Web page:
- Cervical cancer is the twelfth most common cancer in women in the UK and the third most common gynaecological cancer accounting for 15% of all gynaecological cancers.
- There were around 3,000 new cases of cervical cancer in the UK in 2012, that’s around 8 women every day.
- Over three-quarters of all new cases of cervical cancer are diagnosed in women aged 25-64.
- Cervical cancer is the most common cancer in females under 35 in the UK.
- Around a tenth (11%) of cases of cervical cancer are diagnosed in women aged 75 and over.
- Since the late-1970s, cervical cancer incidence rates in women have decreased by almost a half (46%) in Great Britain.
- Over the last decade, cervical cancer incidence rates in women have decreased by less than a tenth (4%) in the UK.
- Cervical cancer incidence in Great Britain decreased by nearly half between the late 1980’s until the early 2000s, but the last decade has seen an increase in rates in younger women.
- In Europe, around 58,400 new cases of cervical cancer were estimated to have been diagnosed in 2012. The UK incidence rate is 12th lowest in Europe.
- Worldwide, more than 527,000 women were diagnosed with cervical cancer in 2012, with incidence rates varying across the world.
- 1 in 135 women will be diagnosed with cervical cancer during their lifetime.
Cervical cancer statistics
New cases of cervical cancer, 2012, UK
Deaths from cervical cancer, 2012, UK
Survive cervical cancer for 10 or more years, 2010-11, England and Wales
Preventable cases of cervical cancer, UK
- There were around 30,300 new cases of in situ cervical carcinoma in the UK in 2012, that’s around 83 females every day.
- Around a tenth (9%) of in situ cervical carcinoma cases are diagnosed in women aged 75 and over.
- Since the late-1970s, in situ cervical carcinoma incidence rates have more than quadrupled (324% increase) in Great Britain.
- Over the last decade in situ cervical carcinoma incidence rates have increased by around a tenth (11%) in the UK.
- Around 920 women died from cervical cancer in 2012 in the UK, that is more than 2 every day.
- More than half of cervical cancer deaths occur in women aged between 25 and 64.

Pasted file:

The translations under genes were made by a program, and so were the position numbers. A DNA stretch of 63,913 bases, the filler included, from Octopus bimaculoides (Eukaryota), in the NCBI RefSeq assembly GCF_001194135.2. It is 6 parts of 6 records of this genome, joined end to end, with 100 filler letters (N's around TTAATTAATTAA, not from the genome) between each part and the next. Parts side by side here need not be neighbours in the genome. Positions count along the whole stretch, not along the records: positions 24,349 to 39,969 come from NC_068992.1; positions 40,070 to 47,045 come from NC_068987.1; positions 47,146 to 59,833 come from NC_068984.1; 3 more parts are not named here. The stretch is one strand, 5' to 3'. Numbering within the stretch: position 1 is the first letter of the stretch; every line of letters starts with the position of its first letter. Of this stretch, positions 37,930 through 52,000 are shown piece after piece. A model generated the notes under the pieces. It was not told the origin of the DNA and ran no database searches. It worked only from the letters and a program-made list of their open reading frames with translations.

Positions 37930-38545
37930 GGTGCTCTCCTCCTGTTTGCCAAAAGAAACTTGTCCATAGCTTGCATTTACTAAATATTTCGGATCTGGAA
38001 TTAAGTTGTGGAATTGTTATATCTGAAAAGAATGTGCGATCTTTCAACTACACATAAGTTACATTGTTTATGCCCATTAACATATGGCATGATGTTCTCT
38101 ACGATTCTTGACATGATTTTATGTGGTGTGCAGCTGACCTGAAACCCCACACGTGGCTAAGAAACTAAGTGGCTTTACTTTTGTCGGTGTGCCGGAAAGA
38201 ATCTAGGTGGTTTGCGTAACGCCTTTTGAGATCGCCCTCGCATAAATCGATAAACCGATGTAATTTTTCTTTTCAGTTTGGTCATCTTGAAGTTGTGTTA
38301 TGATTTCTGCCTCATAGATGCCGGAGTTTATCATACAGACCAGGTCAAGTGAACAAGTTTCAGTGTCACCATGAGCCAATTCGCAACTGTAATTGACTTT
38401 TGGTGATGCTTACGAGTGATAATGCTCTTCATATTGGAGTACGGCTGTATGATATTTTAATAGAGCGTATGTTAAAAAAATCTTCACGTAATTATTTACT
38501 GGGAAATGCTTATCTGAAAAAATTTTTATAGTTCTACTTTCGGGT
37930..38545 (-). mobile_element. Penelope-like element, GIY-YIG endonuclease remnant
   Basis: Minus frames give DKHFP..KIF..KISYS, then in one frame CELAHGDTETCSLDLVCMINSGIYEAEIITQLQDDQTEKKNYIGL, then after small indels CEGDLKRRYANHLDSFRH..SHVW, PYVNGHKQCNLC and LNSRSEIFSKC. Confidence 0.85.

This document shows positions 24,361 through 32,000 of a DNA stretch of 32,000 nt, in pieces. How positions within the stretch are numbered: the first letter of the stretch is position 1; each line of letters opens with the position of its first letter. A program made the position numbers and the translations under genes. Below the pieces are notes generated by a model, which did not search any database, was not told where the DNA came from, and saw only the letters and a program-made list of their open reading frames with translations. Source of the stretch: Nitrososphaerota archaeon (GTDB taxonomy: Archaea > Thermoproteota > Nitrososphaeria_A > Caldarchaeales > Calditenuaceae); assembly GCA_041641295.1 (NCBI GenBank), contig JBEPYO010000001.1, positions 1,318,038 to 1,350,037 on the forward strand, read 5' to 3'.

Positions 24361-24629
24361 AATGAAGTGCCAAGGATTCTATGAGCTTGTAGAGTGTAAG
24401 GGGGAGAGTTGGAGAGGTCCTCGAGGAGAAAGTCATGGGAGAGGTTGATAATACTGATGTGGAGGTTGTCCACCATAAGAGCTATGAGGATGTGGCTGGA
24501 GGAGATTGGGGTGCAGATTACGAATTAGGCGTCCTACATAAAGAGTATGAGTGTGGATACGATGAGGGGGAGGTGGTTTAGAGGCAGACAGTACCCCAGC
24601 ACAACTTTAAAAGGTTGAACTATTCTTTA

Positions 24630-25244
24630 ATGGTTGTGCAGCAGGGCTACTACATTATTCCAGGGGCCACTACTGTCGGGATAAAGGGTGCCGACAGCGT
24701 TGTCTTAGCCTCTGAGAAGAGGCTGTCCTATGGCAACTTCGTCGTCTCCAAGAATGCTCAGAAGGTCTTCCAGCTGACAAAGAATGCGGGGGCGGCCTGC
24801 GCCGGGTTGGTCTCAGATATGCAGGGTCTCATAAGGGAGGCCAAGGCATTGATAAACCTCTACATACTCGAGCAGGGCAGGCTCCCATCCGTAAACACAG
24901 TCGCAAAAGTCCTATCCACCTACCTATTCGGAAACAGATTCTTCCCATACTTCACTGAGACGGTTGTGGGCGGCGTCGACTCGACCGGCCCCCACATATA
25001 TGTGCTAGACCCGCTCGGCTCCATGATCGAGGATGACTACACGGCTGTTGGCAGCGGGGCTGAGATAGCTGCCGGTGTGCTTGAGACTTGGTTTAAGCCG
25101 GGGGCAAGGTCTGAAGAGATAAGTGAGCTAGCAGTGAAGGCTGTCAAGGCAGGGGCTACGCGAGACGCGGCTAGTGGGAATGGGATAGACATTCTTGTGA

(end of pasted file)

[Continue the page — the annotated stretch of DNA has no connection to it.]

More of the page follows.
- Cervical cancer death rates have decreased by 71% in the UK since the early 1970s.
- In Europe, around 24,400 women were estimated to have died from cervical cancer in 2012. The UK mortality rate is ninth lowest in Europe.
- Worldwide, more than 265,000 women are estimated to have died from cervical cancer in 2012, with mortality rates varying across the world.
- Almost two-thirds (63%) of women diagnosed with cervical cancer in England and Wales survive their disease for ten years or more (2010-11).
- Around two-thirds (67%) of women diagnosed with cervical cancer in England and Wales survive their disease for five years or more (2010-11).
- More than 8 in 10 (83%) women diagnosed with cervical cancer in England and Wales survive their disease for one year or more (2010-11).
- Cervical cancer survival is highest for women diagnosed aged under 40 years old.
- 9 in 10 women diagnosed aged 15-39 survive their disease for five years or more, compared with a quarter of women diagnosed aged 80 and over.
- Cervical cancer survival is improving and has increased in the last 40 years in the UK.
- In the 1970s, almost half of women diagnosed with cervical cancer survived their disease beyond ten years, now it's almost two-thirds.
- When diagnosed at its earliest stage, around 95% of women with cervical cancer will survive their disease for five years or more, compared with 5 in 100 of women when diagnosed at the latest stage.
- 100% of cervical cases each year in the UK are linked to major lifestyle and other risk factors